Phosphorylation of the Antiviral Protein IFITM3 Dually Regulates its Endocytosis and Ubiquitination [Cell Biology]

March 13th, 2014 by Chesarino, N. M., McMichael, T. M., Hach, J. C., Yount, J. S.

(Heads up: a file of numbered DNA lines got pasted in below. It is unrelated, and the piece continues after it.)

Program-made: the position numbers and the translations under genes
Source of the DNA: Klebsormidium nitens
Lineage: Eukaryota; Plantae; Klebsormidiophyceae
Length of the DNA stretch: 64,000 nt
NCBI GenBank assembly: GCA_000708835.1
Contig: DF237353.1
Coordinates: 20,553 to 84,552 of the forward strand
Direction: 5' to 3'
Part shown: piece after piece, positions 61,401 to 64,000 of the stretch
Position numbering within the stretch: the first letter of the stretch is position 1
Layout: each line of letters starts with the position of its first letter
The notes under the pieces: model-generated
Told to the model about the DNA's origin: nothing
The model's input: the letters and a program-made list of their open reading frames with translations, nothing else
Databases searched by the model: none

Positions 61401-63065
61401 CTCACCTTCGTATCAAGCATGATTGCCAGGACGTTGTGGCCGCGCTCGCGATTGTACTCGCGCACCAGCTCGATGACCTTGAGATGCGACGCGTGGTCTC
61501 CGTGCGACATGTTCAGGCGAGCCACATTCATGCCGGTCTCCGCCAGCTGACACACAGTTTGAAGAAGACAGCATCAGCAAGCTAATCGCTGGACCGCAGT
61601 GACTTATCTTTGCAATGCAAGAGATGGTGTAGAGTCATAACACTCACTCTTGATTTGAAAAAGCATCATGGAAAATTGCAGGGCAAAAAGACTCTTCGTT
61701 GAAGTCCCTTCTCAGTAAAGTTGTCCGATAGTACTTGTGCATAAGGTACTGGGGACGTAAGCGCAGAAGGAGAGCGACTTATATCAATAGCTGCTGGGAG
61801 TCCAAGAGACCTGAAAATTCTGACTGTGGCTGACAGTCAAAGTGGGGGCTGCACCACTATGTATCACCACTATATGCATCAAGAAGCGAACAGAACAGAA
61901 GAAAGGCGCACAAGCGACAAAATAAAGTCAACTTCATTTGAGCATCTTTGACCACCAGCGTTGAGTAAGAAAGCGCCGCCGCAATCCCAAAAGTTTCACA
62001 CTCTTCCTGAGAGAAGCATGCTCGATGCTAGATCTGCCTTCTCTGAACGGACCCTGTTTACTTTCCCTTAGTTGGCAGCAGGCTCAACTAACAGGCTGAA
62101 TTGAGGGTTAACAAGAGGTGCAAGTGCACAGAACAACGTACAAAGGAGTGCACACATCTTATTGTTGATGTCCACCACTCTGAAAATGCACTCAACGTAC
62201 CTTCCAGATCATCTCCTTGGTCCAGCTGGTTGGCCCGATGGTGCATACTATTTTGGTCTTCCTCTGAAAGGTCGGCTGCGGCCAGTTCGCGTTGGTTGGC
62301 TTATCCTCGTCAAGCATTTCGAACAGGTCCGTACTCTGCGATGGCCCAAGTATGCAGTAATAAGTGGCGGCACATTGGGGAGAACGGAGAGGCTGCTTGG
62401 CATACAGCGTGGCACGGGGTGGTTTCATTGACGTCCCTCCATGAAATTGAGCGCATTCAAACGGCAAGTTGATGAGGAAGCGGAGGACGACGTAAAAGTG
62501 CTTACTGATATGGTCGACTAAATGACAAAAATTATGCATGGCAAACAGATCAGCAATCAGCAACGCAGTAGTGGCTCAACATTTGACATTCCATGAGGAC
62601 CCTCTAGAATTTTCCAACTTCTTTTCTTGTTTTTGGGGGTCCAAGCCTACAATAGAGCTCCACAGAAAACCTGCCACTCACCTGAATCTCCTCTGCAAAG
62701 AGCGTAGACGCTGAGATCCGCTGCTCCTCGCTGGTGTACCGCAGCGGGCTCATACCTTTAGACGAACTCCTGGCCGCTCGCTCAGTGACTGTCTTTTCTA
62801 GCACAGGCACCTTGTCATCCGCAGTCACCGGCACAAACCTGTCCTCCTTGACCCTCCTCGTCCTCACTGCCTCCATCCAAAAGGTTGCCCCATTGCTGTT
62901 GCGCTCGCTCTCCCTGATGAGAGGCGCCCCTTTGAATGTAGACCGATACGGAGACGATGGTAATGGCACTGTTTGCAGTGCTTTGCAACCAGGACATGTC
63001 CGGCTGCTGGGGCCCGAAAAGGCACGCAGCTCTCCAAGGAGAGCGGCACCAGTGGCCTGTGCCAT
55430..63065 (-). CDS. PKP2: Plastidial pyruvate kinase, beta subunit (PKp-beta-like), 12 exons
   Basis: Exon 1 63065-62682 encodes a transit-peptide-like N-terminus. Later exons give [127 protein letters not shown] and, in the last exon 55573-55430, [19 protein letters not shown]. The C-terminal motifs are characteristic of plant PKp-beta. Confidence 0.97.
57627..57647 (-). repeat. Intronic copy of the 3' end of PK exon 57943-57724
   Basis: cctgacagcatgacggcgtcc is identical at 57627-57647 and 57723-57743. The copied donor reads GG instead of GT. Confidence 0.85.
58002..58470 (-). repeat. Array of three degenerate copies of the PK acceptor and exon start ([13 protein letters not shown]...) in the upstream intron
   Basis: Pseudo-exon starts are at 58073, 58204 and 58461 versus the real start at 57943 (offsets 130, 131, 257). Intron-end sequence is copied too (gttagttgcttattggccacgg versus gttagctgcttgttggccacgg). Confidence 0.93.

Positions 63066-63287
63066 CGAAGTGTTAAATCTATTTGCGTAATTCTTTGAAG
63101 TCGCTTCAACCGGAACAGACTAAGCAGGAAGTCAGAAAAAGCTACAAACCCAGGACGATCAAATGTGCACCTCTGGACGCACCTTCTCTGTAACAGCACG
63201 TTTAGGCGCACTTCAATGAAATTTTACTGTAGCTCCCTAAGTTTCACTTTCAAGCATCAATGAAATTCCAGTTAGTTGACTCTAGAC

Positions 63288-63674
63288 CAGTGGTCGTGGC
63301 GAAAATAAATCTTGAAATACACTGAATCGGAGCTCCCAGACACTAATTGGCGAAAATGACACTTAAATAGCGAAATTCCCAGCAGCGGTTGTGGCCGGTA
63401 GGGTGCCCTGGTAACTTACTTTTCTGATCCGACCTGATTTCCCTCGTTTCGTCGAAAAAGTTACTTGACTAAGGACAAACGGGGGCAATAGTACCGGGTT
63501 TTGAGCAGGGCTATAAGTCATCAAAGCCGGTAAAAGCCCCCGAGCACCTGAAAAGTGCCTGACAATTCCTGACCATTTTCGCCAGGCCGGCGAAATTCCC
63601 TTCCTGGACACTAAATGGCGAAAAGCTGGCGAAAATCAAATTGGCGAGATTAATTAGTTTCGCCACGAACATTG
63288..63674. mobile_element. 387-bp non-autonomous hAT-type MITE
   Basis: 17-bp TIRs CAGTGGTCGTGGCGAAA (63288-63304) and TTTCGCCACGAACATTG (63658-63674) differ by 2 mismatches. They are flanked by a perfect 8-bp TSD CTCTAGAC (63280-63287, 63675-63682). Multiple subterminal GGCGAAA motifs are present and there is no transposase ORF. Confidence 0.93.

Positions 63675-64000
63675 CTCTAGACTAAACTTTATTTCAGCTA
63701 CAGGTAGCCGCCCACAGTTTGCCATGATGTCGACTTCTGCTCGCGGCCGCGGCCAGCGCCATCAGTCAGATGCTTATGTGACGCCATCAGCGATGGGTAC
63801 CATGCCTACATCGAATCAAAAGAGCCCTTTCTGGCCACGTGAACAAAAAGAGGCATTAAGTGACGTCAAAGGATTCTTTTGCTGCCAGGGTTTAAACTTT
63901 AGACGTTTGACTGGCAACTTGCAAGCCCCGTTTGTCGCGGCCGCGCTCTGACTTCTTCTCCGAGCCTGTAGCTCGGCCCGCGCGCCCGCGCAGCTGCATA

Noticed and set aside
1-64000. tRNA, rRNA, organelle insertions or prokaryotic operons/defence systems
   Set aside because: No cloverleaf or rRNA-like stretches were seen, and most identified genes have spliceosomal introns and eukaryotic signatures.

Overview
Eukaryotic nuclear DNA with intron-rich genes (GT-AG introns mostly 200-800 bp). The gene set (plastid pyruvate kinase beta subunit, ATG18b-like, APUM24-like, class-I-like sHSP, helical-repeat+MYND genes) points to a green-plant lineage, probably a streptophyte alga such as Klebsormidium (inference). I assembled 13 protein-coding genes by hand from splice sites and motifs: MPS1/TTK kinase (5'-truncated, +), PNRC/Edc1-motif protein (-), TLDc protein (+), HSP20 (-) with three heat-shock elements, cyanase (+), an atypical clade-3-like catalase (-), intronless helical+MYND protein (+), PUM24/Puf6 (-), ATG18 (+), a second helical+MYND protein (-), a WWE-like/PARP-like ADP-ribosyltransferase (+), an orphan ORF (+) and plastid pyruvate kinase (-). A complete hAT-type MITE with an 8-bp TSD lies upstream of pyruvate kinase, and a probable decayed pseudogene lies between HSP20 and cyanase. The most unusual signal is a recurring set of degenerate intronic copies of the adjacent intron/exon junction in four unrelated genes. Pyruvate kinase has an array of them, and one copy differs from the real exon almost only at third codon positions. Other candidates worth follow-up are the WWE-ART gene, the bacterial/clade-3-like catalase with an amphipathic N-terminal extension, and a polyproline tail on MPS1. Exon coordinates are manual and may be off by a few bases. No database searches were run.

Interferon-inducible transmembrane protein 3 (IFITM3) is essential for innate defense against influenza virus in mice and humans. IFITM3 localizes to endolysosomes where it prevents virus fusion, though mechanisms controlling its trafficking to this cellular compartment are not fully understood. We determined that both mouse and human IFITM3 are phosphorylated by FYN kinase on tyrosine 20 (Tyr-20), and that mouse IFITM3 is also phosphorylated on the non-conserved Tyr-27. Phosphorylation led to a cellular redistribution of IFITM3, including plasma membrane accumulation. Mutation of Tyr-20 caused a similar redistribution of IFITM3 and resulted in decreased antiviral activity against influenza virus, while Tyr-27 mutation of mouse IFITM3 showed minimal effects on localization or activity. Using FYN knockout cells, we also found that IFITM3 phosphorylation is not a requirement for its antiviral activity. Together these results indicated that Tyr-20 is part of an endocytosis signal that can be blocked by phosphorylation or by mutation of this residue. Further mutagenesis narrowed this endocytosis-controlling region to four residues conforming to a YxxΦ endocytic motif, which, when transferred to CD4, resulted in its internalization from the cell surface. Additionally, we found that phosphorylation of IFITM3 by FYN and mutagenesis of Tyr-20 both resulted in decreased IFITM3 ubiquitination. Overall, these results suggest that modification of Tyr-20 may serve in a cellular checkpoint controling IFITM3 trafficking and degradation, and demonstrate the complexity of post-translational regulation of IFITM3.